Of all the risks facing companies in today’s business world, reputational risk is one of the most serious. Reputational risk can not only damage a company’s brand, but can even lead to the demise of the company. It is of primary importance to executives, in-house counsel and risk managers in many multinational companies and is seen as one of the top risks a company may face. In fact, in Aon’s 2019 t Global Risk Management Survey, it is one of the top risks that are of concern to companies. Deloitte surveyed companies as well and found out that the majority of companies it surveyed rated reputational risk as more important than strategic risk. Many of those surveyed acknowledged they had suffered a brand risk or reputational risk event that resulted in a loss of brand value or a loss of earnings.
Damages caused by reputational or brand risk events are not tied to just domestic related issues. Approximately half of the executives that Kroll polled for its recent Global Fraud Report opined that their companies are at risk of vendor, supplier, or procurement fraud tied to overseas expansion. Many of those surveyed felt their companies were highly or moderately vulnerable to corruption and bribery risks which can of course lead to reputational risk or loss of brand as well as FCPA investigations and fines. According to the respondents in the Kroll Global Fraud Report, ethics and integrity (or lack thereof) was the major cause of reputational risk.
The reputational risk caused by supply chain issues can escalate out of control unless properly managed. Loss of brand value can happen quickly if a fraudulent event becomes public or if a bribery scandal is publicized in the media. Just look at the some of the crisis that happened over the last decade. Many people have been affected (some have died) because of the crises or mega-crises that have happened. Many of them also included reputational risks as well. Examples include:
The financial and housing collapse and major recession of 2008
Toyota implicated in recalls because of brake issues
Major Banks having their credit card customers’ names stolen by computer hackers
Volkswagen was implicated in a pollution emissions scandal
Target’s customers had personal data stolen due to lax security systems. Over 40 million
Credit and debit card customers effected
Sony Pictures- Sony as well as its employees had confidential information stolen
As you can see from the examples above, there are numerous kinds of crises that a company should be prepared to handle, especially in an international context. Among them are financial crises, natural disasters including pandemics, product failures, workplace violence, cyber-attack, or hacking, and, of course, terrorism. However, most if not all have resulted in serious reputational crisis which also led to legal risk.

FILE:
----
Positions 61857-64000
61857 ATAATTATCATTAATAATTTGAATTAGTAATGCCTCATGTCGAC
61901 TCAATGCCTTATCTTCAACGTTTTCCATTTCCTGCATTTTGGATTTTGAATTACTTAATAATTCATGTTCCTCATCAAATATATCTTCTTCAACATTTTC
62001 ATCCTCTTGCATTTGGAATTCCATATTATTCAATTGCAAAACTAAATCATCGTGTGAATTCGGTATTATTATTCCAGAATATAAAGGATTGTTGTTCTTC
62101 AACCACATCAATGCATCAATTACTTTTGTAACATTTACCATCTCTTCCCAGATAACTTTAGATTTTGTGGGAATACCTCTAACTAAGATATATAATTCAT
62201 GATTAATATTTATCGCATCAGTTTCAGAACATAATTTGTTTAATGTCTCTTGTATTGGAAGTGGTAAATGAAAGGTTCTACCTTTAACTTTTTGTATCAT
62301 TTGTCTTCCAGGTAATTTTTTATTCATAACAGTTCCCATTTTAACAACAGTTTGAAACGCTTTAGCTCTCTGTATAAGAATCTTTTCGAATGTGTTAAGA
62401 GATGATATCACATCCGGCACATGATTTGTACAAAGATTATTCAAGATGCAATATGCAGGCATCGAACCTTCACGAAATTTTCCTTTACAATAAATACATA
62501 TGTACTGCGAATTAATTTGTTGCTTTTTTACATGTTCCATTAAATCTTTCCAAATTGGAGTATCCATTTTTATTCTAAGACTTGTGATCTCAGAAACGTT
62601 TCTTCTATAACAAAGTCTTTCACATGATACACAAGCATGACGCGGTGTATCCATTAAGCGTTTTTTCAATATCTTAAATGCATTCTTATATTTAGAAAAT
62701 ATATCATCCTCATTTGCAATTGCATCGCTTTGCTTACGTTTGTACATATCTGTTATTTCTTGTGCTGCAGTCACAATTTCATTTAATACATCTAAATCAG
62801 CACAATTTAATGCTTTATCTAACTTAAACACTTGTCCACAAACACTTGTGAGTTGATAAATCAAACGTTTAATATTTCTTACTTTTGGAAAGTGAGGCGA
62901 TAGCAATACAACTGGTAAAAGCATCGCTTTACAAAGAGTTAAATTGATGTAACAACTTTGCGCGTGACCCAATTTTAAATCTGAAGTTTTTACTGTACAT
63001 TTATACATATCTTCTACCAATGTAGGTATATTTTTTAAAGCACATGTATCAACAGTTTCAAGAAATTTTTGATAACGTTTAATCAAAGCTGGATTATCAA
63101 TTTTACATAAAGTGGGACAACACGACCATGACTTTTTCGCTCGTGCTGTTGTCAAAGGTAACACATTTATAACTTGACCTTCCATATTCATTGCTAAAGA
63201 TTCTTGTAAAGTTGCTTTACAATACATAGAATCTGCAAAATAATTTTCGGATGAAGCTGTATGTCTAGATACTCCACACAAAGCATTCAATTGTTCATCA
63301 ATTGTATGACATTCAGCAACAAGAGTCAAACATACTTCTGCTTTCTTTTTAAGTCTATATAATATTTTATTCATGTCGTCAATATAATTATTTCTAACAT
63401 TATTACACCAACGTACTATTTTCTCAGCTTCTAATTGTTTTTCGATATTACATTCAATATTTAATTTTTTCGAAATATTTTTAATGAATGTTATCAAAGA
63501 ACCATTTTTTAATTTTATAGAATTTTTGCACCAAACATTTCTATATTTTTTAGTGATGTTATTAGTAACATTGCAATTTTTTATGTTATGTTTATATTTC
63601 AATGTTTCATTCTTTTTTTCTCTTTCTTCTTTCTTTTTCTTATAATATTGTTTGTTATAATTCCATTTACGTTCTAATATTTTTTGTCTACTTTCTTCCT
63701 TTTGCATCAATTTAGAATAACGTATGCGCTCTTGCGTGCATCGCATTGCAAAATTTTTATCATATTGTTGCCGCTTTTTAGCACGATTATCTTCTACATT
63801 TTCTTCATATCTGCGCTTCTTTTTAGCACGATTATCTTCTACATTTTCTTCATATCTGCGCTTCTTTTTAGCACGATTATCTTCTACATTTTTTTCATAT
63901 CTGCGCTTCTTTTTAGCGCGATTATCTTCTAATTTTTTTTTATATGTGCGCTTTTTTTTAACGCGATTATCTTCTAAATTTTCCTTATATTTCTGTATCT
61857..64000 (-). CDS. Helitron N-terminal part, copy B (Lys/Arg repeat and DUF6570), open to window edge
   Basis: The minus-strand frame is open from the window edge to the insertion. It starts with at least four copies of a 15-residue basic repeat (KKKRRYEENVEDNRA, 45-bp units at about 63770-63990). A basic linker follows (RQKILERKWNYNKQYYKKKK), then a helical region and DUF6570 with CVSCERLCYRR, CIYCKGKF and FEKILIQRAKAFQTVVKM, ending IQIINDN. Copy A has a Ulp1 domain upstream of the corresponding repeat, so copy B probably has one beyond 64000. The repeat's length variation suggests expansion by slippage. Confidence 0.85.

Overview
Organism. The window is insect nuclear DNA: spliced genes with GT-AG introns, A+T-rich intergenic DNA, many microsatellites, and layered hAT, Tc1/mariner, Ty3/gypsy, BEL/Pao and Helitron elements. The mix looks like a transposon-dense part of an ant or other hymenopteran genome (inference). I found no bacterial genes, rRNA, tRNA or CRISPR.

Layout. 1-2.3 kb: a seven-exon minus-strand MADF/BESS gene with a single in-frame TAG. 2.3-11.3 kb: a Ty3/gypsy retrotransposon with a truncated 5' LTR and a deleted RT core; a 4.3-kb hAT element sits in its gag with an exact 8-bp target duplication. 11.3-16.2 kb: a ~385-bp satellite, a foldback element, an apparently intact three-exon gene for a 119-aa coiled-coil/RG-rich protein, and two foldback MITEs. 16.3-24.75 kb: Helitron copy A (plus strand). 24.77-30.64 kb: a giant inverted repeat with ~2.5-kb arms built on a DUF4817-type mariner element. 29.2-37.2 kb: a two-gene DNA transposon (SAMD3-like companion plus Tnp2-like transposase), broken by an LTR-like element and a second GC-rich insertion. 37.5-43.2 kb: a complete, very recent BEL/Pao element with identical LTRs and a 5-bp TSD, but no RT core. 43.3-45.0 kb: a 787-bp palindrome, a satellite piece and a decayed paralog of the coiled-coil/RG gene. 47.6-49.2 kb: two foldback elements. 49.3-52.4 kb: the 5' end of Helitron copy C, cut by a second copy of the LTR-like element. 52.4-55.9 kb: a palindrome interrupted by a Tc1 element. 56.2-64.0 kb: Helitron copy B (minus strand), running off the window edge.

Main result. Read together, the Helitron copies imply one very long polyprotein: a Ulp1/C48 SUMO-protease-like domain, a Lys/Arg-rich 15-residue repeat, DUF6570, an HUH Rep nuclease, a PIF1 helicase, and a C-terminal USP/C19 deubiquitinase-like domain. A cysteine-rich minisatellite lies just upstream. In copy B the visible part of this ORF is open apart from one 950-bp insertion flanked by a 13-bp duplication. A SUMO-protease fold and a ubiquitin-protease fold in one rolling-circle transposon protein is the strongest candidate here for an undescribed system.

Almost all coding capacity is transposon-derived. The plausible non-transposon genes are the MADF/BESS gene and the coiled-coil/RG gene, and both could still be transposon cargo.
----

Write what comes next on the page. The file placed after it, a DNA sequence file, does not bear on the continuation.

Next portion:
It is undisputable that a major crisis can pose serious threats to a company, and, therefore, the crisis must be managed. Crises can result in (a) government fines, (b) loss of retailer confidence, (c) loss of investor confidence, (d) loss of employee confidence, and (e) massive litigation, including class actions. In other words, the end of the company! Crises also result in reputational risks or damage to the company’s brand which may have a greater effect on the company’s bottom line than the damage caused by the original crisis itself.
The problem facing any risk manager or in-house counsel is that the media in today’s society has become very anti-business. As this anti-business culture of attack has gotten worse over the last twenty years, a crisis can no longer be handled by a simple PR or marketing statement. A full-fledged crisis management operation must be put in place. Damage control is now a very serious matter for any potential crisis, no matter how small. Today, more and more companies have to consider issues that negatively affect the company’s brand and how best to counteract them.
Key considerations when considering potential brand or reputational risk caused by ethical or fraudulent behavior within the company or within the company’s supply chain:
-Compliance- does the Company have a compliance program and is it up to date?
-Compliance- does the Compliance program and code of conduct promote an ethical culture within the company?
-Supply Chain- has the Company’s vendors involved in the supply chain been vetted? Do they follow the Company’s code of conduct? Do they have compliance programs?